Information theory and complexity

Akaike Information Criterion (AIC)

A measure of the quality of a model that combines accuracy with the number of parameters. Smaller AIC values mean the model is better. The formula is:

\text{AIC}(x,\theta) = 2|\theta| - 2 \ln L(\theta,x)

Where x is the data and L is the likelihood function.


The capacity of a machine learning model describes the complexity of the functions it can learn. If the model can learn highly complex functions it is said to have a high capacity. If it can only learn simple functions it has a low capacity.


The entropy of a discrete probability distribution p is:

H(X) = -\sum_{x \in X} p(x) \log p(x)

Joint entropy

H(X,Y) = -\sum_{x \in X} \sum_{y \in Y} p(x,y) \log p(x,y)

Conditional entropy

H(X|Y) = -\sum_{x \in X} \sum_{y \in Y} p(x,y) \log p(y|x)

Finite-sample expressivity

The ability of a model to memorize the training set.

Fisher Information Matrix

An N \times N matrix of second-order partial derivatives where N is the number of parameters in a model.

The matrix is defined as:

I(\theta)_{ij} = E[\frac{\partial \log f(X;\theta)}{\partial \theta_i} \frac{\partial \log f(X;\theta)}{\partial \theta_j}|\theta]

The Fisher Information Matrix is equal to the negative expected Hessian of the log likelihood.

Information bottleneck

\min I(X,T) - \beta I(T,Y)

Where I(X,T) and I(T,Y) represent the mutual information between their respective arguments. X is the input features, Y is the labels and T is a representation of the input such as the activations of a hidden layer in a neural network.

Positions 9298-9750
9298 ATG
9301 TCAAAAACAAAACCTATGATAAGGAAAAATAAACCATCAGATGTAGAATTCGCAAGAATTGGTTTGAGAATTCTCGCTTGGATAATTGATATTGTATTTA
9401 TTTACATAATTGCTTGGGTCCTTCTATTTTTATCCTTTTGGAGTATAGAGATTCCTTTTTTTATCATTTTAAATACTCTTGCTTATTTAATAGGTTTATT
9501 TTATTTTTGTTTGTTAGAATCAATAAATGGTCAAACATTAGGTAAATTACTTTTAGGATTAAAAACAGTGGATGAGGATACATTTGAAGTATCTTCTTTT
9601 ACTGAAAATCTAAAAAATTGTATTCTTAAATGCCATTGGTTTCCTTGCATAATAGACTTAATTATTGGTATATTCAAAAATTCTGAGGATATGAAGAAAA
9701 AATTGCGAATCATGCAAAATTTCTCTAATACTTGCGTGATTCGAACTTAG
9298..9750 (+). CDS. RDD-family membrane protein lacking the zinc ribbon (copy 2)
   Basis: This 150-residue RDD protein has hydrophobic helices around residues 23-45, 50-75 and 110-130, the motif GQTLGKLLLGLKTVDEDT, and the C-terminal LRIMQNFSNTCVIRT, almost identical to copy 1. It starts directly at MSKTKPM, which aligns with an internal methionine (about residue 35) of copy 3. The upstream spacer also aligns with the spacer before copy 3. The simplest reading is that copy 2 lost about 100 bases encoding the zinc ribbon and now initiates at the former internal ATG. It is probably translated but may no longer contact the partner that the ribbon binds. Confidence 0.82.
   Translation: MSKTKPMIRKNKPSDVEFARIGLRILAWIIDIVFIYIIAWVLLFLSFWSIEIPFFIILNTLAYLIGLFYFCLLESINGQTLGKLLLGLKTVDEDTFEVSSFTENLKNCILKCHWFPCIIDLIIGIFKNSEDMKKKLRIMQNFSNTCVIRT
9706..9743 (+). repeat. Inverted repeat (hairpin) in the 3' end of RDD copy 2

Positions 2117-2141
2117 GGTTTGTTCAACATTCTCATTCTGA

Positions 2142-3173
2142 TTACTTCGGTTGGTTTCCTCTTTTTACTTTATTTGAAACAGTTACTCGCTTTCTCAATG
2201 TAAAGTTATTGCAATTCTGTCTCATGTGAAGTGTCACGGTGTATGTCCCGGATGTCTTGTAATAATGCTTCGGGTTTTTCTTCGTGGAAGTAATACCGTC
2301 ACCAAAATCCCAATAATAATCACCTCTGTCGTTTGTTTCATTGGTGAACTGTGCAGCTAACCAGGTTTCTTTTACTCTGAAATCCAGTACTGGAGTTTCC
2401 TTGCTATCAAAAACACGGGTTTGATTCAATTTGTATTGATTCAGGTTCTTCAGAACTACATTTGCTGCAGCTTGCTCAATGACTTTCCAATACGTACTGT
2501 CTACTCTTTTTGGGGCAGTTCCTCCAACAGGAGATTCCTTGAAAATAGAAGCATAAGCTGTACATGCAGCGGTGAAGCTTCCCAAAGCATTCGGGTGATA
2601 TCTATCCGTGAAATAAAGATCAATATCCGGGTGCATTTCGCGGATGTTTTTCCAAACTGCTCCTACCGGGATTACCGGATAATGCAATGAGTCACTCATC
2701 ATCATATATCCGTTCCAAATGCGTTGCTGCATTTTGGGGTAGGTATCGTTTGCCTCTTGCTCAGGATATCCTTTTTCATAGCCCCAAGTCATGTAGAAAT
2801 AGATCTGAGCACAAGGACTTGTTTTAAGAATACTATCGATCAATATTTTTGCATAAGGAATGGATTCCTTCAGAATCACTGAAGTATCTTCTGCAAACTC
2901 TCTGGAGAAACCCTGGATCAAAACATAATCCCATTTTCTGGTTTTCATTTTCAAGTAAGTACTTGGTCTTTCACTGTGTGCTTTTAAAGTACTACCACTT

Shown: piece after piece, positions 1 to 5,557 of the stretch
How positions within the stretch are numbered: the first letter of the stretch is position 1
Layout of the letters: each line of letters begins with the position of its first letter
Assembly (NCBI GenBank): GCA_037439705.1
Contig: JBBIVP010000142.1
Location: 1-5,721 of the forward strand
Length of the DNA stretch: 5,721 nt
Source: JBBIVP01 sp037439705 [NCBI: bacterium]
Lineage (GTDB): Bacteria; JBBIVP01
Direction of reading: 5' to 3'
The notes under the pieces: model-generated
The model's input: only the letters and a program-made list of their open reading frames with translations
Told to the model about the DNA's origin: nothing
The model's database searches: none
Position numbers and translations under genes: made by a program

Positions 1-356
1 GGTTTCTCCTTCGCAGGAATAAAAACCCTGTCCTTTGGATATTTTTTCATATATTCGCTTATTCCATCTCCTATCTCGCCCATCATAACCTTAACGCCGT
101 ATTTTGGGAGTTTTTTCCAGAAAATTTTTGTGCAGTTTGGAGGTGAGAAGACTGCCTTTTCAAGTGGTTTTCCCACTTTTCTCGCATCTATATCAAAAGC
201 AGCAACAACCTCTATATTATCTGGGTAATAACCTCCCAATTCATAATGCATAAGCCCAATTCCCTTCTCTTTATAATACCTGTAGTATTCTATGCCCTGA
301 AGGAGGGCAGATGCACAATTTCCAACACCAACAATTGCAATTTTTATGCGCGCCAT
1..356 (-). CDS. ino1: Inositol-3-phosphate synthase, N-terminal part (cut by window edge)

When the expression is minimised there is very little mutual information between the compressed representation and the input. There is a lot of mutual information between the representation and the output, meaning it is useful for prediction.

Jensen-Shannon divergence

Symmetric version of the KL-divergence.

JS(P,Q) = \frac{1}{2}(D_{KL}(P||M) + D_{KL}(M||Q))

where M is a mixture distribution equal to \frac{1}{2}(P + Q)

See also: Wasserstein distance

Kullback-Leibler divergence

A measure of the difference between two probability distributions. Also known as the relative entropy. In the usual use case one distribution is the true distribution of the data and the other is a model of it.

For discrete distributions it is given as:

D_{KL}(P||Q) = -\sum_i P_i \log \frac{Q_i}{P_i}

Note that if a point is outside the support of Q (Q_i = 0), the KL-divergence will explode since \log (0) is undefined. This can be dealt with by adding some random noise to Q. However, this introduces a degree of error and a lot of noise is often needed for convergence when using the KL-divergence for MLE. The Wasserstein distance, which also measures the distance between two distributions, does not have this problem.

The KL-divergence is not symmetric.

A KL-Divergence of 0 means the distributions are identical. As the distributions become more different the divergence becomes more negative.

Mutual information

Measures the dependence between two random variables.

I(X,Y) = -\sum_{x \in X} \sum_{y \in Y} p(x,y) \log \frac{p(x,y)}{p(x)p(y)}

If the variables are independent I(X,Y) = 0. If they are completely dependent I(X,Y) = H(X) = H(Y).

Rademacher complexity


Total variation distance

Like the Kullback-Leibler divergence, it is also a way of measuring the difference between two different probability distributions.

See also: Wasserstein distance

VC dimension

Vapnik–Chervonenkis dimension is a measure of capacity.